I would still like to discuss the (not very technical, and more bikesheddingly) question of whether it is a compile error if some unused variables don’t meet this requirement.

@simonpj
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simonpj commented Jul 9, 2018

It's interesting how much is hidden inside such an apparently small innovation as or-patterns!

I'm still liking the spec "if the desugaring to view patterns typechecks, so does the or-pattern", because it is so simple and explicable. I'd love to see a direct typing rule for this; I don't think it should be too hard.

Unused variables. A variant of the design, which Joachim is implicitly suggesting, is to say that (p1 ; p2) brings into scope all the variables that are bound by both p1 and p2. That is, the two sets do not have to be identical; but only variables bound by both are brought into scope by the or-pattern.

I quite like that idea:

  • It is still readily explicable by the desugaring rule. It really does not make the spec more complicated.

  • It allows a variable to be bound in p1 and used in a view pattern in p1 without messing up the overall or-pattern (Joachim's point above).

  • It would allow dot-dot notation (which implicitly binds all the variables of the record).

So that change seems like a modest win to me. The only downside is that given

f (Just x ; Nothing) = x

you might just get "x is not in scope" (as indeed it isn't) and be puzzled. But of course extra work on the renamer could produce a more informative error message.

Scoped type variables

I can see that the specify-via-view-patterns story does not allow any scoped type variables to be brought into scope, even if they don't involve existentials. That's a shortcoming.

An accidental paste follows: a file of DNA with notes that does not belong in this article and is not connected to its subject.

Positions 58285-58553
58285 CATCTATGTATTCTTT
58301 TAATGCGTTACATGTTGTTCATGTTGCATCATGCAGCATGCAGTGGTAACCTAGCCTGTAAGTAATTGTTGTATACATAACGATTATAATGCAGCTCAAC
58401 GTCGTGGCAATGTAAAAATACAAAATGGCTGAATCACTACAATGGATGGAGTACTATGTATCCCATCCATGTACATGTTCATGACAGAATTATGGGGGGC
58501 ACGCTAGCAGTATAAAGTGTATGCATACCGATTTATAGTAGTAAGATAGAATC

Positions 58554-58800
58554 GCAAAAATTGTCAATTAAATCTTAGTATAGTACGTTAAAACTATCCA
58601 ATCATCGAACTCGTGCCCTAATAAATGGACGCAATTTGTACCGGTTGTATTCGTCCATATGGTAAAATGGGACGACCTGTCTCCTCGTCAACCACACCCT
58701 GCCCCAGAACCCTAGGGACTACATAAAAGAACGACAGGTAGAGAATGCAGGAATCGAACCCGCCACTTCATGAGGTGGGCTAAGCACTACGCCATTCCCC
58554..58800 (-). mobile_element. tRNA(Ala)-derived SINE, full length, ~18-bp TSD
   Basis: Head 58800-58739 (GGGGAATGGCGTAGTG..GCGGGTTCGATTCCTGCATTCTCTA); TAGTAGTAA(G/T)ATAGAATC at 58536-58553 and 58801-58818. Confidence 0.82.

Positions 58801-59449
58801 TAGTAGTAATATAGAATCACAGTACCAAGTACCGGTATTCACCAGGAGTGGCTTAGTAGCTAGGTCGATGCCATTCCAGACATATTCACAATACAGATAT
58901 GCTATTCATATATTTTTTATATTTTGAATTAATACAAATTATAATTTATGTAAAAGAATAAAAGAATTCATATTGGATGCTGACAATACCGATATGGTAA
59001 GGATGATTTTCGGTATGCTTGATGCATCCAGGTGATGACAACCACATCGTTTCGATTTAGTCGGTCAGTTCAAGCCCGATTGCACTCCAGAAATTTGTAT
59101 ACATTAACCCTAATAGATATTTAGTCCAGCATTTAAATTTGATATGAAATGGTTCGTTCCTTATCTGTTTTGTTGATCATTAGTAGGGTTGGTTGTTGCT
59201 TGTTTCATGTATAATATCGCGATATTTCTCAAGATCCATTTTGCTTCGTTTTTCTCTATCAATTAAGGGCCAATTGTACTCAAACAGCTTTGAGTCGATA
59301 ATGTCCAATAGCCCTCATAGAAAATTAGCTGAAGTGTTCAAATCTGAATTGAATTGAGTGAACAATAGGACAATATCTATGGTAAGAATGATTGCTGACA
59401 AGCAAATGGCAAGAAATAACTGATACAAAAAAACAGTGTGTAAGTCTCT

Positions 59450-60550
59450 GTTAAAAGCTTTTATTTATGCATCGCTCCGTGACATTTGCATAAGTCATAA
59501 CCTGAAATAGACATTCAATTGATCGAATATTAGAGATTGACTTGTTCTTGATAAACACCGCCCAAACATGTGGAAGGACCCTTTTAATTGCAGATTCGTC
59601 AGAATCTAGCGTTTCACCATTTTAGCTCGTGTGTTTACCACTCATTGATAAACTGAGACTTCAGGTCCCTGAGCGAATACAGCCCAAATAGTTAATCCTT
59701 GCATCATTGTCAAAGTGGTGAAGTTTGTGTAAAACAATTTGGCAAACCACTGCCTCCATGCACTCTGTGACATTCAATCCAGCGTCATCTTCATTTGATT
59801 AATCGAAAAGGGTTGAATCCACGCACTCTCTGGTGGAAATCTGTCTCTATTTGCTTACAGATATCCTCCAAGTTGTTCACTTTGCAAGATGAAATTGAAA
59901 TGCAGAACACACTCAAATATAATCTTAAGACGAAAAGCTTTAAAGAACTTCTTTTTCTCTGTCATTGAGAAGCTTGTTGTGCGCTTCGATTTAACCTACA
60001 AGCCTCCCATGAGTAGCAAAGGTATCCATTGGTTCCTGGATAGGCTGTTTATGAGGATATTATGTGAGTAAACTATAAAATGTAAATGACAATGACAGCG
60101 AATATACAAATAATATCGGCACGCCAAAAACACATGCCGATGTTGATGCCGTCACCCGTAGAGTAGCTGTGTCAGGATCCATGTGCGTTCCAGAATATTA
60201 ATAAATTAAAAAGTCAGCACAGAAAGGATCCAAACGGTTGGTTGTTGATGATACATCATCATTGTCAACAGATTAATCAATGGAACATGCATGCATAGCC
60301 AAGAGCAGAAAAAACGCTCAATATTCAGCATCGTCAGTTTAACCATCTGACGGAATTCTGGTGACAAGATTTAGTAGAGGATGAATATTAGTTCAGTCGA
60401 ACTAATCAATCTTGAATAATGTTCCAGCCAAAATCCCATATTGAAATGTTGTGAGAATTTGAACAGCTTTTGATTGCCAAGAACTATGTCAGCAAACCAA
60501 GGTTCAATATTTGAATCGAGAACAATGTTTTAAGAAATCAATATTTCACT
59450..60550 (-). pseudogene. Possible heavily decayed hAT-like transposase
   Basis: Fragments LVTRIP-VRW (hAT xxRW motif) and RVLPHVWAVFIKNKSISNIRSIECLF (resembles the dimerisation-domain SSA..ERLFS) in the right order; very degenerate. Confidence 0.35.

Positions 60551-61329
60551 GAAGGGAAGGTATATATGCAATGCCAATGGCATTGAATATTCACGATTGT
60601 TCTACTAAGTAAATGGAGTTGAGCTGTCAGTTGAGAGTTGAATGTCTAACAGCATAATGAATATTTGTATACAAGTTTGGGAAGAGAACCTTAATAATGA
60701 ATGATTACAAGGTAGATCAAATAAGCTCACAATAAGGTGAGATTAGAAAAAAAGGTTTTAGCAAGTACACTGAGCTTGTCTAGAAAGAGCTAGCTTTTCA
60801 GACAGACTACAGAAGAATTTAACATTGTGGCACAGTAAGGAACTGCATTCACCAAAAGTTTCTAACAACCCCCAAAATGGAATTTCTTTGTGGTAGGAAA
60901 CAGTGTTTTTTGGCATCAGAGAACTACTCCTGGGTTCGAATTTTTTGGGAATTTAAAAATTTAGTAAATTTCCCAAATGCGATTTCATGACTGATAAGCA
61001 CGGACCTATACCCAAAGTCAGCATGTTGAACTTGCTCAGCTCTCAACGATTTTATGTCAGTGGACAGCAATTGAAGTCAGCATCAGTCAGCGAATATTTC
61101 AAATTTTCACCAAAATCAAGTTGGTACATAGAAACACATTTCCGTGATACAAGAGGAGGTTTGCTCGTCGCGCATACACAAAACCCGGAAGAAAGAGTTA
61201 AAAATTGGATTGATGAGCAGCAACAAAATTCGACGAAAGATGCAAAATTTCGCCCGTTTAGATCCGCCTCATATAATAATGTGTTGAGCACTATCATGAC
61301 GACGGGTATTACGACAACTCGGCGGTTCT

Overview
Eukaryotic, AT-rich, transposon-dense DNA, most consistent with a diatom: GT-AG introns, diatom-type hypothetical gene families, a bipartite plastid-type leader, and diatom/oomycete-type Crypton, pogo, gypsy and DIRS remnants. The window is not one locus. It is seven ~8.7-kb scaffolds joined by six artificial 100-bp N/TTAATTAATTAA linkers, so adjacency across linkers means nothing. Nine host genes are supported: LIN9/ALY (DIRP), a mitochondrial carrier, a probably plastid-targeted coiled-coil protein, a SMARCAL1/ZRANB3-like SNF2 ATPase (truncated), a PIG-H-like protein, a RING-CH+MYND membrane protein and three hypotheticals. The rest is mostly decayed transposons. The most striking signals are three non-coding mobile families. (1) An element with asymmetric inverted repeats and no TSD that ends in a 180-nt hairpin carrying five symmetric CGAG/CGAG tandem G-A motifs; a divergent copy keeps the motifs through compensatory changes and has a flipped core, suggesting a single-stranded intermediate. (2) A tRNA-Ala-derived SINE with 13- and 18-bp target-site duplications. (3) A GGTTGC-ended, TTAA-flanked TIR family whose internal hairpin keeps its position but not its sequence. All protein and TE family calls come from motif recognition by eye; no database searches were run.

To me that's the strongest argument for a more direct typing rule. But unless someone wants to do that work soon, and it happens to work out really smoothly, I don't think we should let it stand in the way of doing something simpler for now.

@Centril
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Centril commented Aug 31, 2018

For reference, I have written the moral equivalent of this proposal for Rust, rust-lang/rfcs#2535.

@klapaucius
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klapaucius commented Sep 12, 2018

@mchakravarty

https://mail.haskell.org/pipermail/ghc-steering-committee/2018-June/000646.html

Fri Jun 29 03:16:30 UTC 2018
I will mark the proposal as accepted unless I hear a dissenting opinion by the end of next week.

@osa1
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osa1 commented Sep 12, 2018

As said above this is not ready for merging yet. There are still a lot of things to specify.

@Centril
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Centril commented Oct 7, 2018

The equivalent Rust proposal, rust-lang/rfcs#2535, has now been accepted.

If you wish, you can make a note of this in the subsection on Rust.

I'd love to see this happen in Haskell as well. :)

@osa1
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osa1 commented Oct 7, 2018

Thanks for the update. Updated the proposal.

@bravit bravit removed the Proposal label Dec 3, 2018
@osa1
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osa1 commented Jan 9, 2019

I don't have time and motivation to work on this project anymore, so closing.